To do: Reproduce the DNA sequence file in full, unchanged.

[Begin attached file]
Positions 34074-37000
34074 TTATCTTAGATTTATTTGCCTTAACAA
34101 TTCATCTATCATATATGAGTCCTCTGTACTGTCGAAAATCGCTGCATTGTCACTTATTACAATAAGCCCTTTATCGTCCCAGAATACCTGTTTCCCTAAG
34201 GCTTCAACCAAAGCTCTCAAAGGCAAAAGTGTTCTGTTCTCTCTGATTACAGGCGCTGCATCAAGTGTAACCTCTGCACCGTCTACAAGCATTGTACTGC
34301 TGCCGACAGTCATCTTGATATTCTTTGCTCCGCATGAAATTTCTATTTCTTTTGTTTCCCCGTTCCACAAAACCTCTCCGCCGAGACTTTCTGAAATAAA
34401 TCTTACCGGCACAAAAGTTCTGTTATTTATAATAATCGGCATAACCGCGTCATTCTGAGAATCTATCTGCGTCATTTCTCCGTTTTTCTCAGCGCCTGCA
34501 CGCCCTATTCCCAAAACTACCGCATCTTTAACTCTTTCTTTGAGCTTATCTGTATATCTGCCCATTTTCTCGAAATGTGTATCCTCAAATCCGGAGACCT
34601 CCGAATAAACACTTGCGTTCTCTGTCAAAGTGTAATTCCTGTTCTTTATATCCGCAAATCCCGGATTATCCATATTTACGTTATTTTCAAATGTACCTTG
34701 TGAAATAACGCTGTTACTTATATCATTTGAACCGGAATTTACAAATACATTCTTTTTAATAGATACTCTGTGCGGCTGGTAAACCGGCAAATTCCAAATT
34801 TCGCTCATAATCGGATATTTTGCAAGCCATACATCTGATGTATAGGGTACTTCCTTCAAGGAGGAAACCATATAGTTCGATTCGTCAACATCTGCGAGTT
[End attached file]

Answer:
Positions 34074-37000
34074 TTATCTTAGATTTATTTGCCTTAACAA
34101 TTCATCTATCATATATGAGTCCTCTGTACTGTCGAAAATCGCTGCATTGTCACTTATTACAATAAGCCCTTTATCGTCCCAGAATACCTGTTTCCCTAAG
34201 GCTTCAACCAAAGCTCTCAAAGGCAAAAGTGTTCTGTTCTCTCTGATTACAGGCGCTGCATCAAGTGTAACCTCTGCACCGTCTACAAGCATTGTACTGC
34301 TGCCGACAGTCATCTTGATATTCTTTGCTCCGCATGAAATTTCTATTTCTTTTGTTTCCCCGTTCCACAAAACCTCTCCGCCGAGACTTTCTGAAATAAA
34401 TCTTACCGGCACAAAAGTTCTGTTATTTATAATAATCGGCATAACCGCGTCATTCTGAGAATCTATCTGCGTCATTTCTCCGTTTTTCTCAGCGCCTGCA
34501 CGCCCTATTCCCAAAACTACCGCATCTTTAACTCTTTCTTTGAGCTTATCTGTATATCTGCCCATTTTCTCGAAATGTGTATCCTCAAATCCGGAGACCT
34601 CCGAATAAACACTTGCGTTCTCTGTCAAAGTGTAATTCCTGTTCTTTATATCCGCAAATCCCGGATTATCCATATTTACGTTATTTTCAAATGTACCTTG
34701 TGAAATAACGCTGTTACTTATATCATTTGAACCGGAATTTACAAATACATTCTTTTTAATAGATACTCTGTGCGGCTGGTAAACCGGCAAATTCCAAATT
34801 TCGCTCATAATCGGATATTTTGCAAGCCATACATCTGATGTATAGGGTACTTCCTTCAAGGAGGAAACCATATAGTTCGATTCGTCAACATCTGCGAGTT